Other studies have also reported decreases in brain size in mice [26]. However, there are variations in the stage or stages of development when the decrease in brain size was observed. For example, one study showed that prenatal nicotine exposure in mice decreased brain weight and brain length at birth. However, these differences did not persist and were no longer detected at postnatal days 10, 20, or 50 [26]. A different study in Sprague-Dawley rats showed reductions in weight for specific brain regions (midbrain/brainstem, cortex, and cerebellum) after prenatal nicotine exposure that could be detected over several postnatal time points, but were no longer detected by the 5th week of postnatal development [65]. Our data coincides with these studies in that we show that brain size is affected by developmental nicotine exposure at early stages of development, but this difference is no longer detected later in development. The differences in the specific developmental stage at which developmental nicotine exposure had an effect on brain size, the duration of this effect, and whether the effect observed was an increase or decrease in brain size may be due to variations in nicotine exposure protocol, nicotine dose, strain or species differences, or stage of development tested. Despite these disparities in specific outcome, it can be concluded that developmental nicotine exposure affects brain size early in development in multiple species.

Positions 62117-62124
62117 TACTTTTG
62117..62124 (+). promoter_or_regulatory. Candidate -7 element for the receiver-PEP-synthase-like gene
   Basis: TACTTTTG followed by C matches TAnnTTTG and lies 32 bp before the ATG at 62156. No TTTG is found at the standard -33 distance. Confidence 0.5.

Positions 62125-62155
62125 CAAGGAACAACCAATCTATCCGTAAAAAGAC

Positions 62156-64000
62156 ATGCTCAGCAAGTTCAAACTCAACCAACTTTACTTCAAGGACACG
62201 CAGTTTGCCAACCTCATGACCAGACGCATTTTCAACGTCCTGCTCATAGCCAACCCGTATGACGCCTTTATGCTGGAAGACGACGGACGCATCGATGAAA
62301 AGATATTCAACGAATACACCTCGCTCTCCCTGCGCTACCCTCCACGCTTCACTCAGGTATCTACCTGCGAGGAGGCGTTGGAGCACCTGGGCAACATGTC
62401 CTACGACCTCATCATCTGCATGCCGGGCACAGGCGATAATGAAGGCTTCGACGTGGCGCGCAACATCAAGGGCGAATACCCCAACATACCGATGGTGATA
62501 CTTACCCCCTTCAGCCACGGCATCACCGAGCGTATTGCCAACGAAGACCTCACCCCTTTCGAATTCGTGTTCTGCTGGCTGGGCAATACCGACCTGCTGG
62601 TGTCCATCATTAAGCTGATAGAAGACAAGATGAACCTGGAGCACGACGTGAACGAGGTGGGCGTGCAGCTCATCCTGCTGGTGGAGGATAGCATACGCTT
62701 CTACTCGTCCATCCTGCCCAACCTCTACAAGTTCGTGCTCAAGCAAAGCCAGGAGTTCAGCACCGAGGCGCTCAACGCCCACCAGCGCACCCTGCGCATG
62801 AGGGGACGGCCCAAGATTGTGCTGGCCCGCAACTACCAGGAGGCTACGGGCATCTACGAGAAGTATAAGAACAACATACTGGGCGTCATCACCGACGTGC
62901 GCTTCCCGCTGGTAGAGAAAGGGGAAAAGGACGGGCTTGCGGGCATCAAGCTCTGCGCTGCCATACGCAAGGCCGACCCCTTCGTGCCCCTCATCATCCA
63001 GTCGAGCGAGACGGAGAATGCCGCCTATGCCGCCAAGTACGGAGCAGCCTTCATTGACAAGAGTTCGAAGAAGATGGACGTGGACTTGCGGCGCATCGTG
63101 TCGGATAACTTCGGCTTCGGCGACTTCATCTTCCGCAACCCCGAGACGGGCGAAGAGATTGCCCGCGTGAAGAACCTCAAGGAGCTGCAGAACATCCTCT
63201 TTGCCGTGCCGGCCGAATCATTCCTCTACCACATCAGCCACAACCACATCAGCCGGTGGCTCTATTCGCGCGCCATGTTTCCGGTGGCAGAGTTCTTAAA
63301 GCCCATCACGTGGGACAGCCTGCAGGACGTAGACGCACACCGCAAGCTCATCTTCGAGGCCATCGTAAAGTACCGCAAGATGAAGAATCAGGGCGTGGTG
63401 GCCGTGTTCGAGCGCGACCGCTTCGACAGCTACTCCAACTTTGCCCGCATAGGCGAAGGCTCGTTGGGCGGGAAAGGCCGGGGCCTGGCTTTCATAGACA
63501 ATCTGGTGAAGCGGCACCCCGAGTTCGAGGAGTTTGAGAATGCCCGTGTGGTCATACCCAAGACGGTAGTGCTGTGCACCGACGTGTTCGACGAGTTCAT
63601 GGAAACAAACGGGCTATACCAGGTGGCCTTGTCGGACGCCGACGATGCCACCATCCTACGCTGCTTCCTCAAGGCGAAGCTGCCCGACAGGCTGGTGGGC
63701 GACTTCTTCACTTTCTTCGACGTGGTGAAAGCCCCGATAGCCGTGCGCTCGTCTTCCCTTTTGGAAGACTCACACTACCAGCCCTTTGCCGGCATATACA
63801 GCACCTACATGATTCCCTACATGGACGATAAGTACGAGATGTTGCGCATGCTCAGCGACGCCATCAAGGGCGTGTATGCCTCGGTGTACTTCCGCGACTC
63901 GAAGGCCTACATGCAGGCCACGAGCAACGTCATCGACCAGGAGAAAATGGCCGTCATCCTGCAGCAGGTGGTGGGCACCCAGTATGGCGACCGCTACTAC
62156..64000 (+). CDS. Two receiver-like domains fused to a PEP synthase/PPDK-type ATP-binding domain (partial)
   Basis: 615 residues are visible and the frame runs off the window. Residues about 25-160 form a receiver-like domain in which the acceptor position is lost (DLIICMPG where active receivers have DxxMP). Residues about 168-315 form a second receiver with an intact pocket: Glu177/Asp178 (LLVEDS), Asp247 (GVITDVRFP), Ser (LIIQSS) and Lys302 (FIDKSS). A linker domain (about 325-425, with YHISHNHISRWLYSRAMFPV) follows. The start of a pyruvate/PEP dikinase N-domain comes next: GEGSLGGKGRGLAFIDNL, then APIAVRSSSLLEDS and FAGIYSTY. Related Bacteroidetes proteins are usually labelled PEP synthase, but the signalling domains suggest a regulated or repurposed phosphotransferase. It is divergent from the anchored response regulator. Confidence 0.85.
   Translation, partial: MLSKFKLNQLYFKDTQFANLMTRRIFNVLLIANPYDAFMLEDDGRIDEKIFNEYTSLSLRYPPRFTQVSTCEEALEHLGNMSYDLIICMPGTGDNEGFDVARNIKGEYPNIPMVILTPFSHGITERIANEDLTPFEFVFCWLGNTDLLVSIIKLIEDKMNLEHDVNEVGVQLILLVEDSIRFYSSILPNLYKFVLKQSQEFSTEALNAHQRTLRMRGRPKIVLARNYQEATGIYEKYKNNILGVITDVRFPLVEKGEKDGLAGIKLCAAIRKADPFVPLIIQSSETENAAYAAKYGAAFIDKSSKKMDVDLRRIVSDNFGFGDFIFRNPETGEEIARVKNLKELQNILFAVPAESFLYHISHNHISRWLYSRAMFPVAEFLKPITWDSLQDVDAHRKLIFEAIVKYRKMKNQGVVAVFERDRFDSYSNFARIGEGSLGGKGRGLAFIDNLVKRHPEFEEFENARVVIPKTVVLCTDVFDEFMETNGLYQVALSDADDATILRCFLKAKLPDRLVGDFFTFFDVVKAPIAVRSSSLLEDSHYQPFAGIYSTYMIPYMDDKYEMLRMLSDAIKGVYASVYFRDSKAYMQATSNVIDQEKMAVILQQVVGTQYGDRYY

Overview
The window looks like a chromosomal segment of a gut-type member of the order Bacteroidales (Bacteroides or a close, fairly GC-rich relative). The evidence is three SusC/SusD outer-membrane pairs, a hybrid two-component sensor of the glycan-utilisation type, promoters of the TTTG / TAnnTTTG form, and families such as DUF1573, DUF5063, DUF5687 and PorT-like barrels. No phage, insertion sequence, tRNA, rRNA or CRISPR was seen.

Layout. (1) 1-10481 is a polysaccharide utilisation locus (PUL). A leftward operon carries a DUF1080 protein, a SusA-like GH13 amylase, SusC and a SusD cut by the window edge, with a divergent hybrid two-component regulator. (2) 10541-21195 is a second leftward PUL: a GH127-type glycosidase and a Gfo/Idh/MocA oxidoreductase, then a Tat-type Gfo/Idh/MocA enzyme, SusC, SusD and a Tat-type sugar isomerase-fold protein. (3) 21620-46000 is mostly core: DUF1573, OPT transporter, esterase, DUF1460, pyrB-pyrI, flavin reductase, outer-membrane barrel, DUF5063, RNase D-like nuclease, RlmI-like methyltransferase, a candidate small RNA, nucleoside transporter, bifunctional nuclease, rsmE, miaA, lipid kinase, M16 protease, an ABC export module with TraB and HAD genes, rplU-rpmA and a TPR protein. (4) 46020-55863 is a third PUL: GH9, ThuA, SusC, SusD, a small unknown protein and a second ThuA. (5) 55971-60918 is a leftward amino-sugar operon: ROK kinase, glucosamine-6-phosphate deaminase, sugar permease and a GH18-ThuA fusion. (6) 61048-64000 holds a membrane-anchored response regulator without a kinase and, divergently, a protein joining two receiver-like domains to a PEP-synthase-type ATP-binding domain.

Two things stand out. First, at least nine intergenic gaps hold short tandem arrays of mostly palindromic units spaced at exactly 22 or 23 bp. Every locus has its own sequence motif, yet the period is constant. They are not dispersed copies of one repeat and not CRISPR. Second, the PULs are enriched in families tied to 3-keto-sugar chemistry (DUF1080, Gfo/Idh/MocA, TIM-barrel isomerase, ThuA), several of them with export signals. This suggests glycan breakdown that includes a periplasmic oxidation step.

The molecular mechanisms underlying the changes in brain size are not well understood. Slotkin et al., (1987) proposed that the decrease in brain region weight they showed is part of an overall delay in development caused by prenatal nicotine exposure, which is resolved given enough time for the pups to catch up [65]. However, the molecular mechanisms for this developmental delay are not well known. Studies focusing on changes at the cellular level have identified changes in cellular composition after prenatal nicotine exposure, with an increase in glia and a decrease in neuronal area coupled to an increase in neuronal density [24, 66]. These results point towards a mechanism involving regulation of cell differentiation and proliferation.

Effect of prenatal nicotine exposure on dopamine levels